No where is that tendency more obvious than in composition classes where even today writing teachers are preparing to fight to their last drop of red ink for the compound-complex sentence.
That war was lost years ago.
Compound-complex sentences drowned in mud-choked prose in the late 1980s. The 20-page essay with footnotes and annotated bibliography has been replaced by 1½-page hyperlinked texts supplemented by graphics and/or video. What-shall-I-write decision paralysis has been replaced by operational goals that drive writing.
Today’s writers fight a guerrilla war, strategically aiming precisely chosen words at clearly defined targets and making a quick exit. The 20-page essay with footnotes and annotated bibliography has been replaced by 1½-page hyperlinked texts supplemented by graphics and/or video.
Instead of polysyllabic words and strings of clauses, today’s student writers need a larger repertoire of smaller, more precise terms suited to shorter, more readable sentences.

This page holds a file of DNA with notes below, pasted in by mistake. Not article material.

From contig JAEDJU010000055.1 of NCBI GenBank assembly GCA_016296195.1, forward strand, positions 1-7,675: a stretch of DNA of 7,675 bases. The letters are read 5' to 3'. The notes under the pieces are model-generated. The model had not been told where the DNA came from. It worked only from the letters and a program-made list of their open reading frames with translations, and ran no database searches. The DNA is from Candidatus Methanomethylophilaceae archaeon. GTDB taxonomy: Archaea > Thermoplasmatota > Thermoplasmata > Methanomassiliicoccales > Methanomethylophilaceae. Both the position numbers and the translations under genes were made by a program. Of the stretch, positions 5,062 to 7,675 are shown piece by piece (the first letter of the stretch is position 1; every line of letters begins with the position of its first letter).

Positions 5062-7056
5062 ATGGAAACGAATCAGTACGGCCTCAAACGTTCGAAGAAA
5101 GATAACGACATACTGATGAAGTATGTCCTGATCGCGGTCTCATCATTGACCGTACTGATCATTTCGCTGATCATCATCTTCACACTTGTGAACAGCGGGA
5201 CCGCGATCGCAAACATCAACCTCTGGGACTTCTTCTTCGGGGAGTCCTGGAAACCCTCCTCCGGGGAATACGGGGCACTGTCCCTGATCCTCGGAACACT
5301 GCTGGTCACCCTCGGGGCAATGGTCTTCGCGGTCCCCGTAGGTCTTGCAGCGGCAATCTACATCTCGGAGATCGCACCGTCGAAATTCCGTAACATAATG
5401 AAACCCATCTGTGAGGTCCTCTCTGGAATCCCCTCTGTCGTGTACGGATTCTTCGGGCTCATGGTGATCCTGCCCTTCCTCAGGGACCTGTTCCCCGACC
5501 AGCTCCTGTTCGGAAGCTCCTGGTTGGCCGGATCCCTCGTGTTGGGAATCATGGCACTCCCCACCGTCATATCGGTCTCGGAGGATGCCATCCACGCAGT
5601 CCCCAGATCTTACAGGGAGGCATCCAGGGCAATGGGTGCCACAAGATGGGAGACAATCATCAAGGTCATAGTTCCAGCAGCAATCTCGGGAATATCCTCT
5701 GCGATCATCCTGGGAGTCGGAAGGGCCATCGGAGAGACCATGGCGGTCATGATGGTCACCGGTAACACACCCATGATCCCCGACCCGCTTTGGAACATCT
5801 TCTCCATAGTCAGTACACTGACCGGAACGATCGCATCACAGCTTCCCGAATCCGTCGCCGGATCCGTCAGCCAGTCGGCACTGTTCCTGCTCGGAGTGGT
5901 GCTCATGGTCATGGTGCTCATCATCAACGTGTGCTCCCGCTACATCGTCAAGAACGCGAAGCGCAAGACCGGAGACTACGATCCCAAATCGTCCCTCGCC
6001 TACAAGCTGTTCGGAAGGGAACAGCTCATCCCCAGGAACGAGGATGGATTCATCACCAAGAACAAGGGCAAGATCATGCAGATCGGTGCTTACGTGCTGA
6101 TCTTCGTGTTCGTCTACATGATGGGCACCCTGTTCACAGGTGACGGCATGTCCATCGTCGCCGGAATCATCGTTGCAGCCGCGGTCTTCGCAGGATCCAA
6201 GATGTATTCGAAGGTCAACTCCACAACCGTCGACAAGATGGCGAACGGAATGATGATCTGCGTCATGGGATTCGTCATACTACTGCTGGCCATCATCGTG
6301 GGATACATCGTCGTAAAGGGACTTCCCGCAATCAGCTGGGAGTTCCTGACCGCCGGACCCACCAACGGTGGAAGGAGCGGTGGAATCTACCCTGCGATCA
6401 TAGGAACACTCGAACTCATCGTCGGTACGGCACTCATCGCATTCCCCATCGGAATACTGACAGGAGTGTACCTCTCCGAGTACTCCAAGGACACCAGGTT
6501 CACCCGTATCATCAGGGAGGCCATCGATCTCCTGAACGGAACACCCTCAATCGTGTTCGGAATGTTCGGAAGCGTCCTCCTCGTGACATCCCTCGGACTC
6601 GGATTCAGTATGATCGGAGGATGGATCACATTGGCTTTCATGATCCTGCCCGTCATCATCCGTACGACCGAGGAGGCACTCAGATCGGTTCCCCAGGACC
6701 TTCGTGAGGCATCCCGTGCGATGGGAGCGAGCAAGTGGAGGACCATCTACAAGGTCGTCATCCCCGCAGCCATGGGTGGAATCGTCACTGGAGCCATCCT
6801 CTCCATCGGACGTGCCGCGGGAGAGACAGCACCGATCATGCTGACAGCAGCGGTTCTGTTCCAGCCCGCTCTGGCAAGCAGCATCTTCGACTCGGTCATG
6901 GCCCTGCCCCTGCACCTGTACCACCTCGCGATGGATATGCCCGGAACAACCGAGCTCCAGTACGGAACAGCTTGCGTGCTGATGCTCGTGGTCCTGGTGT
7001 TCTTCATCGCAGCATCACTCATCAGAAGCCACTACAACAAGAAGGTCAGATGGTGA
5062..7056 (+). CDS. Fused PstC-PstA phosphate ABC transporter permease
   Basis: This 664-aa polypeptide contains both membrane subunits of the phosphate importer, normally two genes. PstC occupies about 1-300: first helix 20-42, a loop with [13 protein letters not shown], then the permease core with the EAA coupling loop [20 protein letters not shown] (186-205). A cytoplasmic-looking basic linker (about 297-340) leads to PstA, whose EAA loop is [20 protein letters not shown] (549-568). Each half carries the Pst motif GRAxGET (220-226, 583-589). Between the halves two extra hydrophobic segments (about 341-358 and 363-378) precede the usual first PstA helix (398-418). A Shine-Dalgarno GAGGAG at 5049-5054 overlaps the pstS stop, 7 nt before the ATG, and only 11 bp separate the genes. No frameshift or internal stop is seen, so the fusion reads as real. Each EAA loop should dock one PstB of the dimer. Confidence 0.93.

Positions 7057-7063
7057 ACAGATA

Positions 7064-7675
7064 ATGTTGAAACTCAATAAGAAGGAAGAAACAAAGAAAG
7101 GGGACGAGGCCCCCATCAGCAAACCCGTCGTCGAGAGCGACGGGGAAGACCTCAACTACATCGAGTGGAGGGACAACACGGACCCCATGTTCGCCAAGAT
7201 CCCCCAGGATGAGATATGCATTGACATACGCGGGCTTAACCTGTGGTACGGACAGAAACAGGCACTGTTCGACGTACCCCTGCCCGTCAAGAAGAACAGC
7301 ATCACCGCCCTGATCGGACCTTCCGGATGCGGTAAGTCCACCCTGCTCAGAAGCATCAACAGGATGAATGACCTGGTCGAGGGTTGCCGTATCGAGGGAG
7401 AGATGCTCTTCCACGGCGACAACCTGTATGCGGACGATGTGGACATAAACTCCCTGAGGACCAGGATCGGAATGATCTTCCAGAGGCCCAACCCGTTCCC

Instead of memorizing a different strategy for each type of message they must deliver, student writers need to master one strategy for all the writing they must do. And they must have extensive practice using that strategy in different writing situations so that it isn’t rendered unusable by unpredictable circumstances or events.
Above all, student writers must be able to improvise to accomplish a writing task for which they haven’t been given reproducible forms and templates and checklists.
If you’re still fighting the war for writing complexity, it’s time to surrender your red pen, ditch your kit full of all types of essays, and take aim at simplicity.
The war for clear, concise writing is waiting to be won.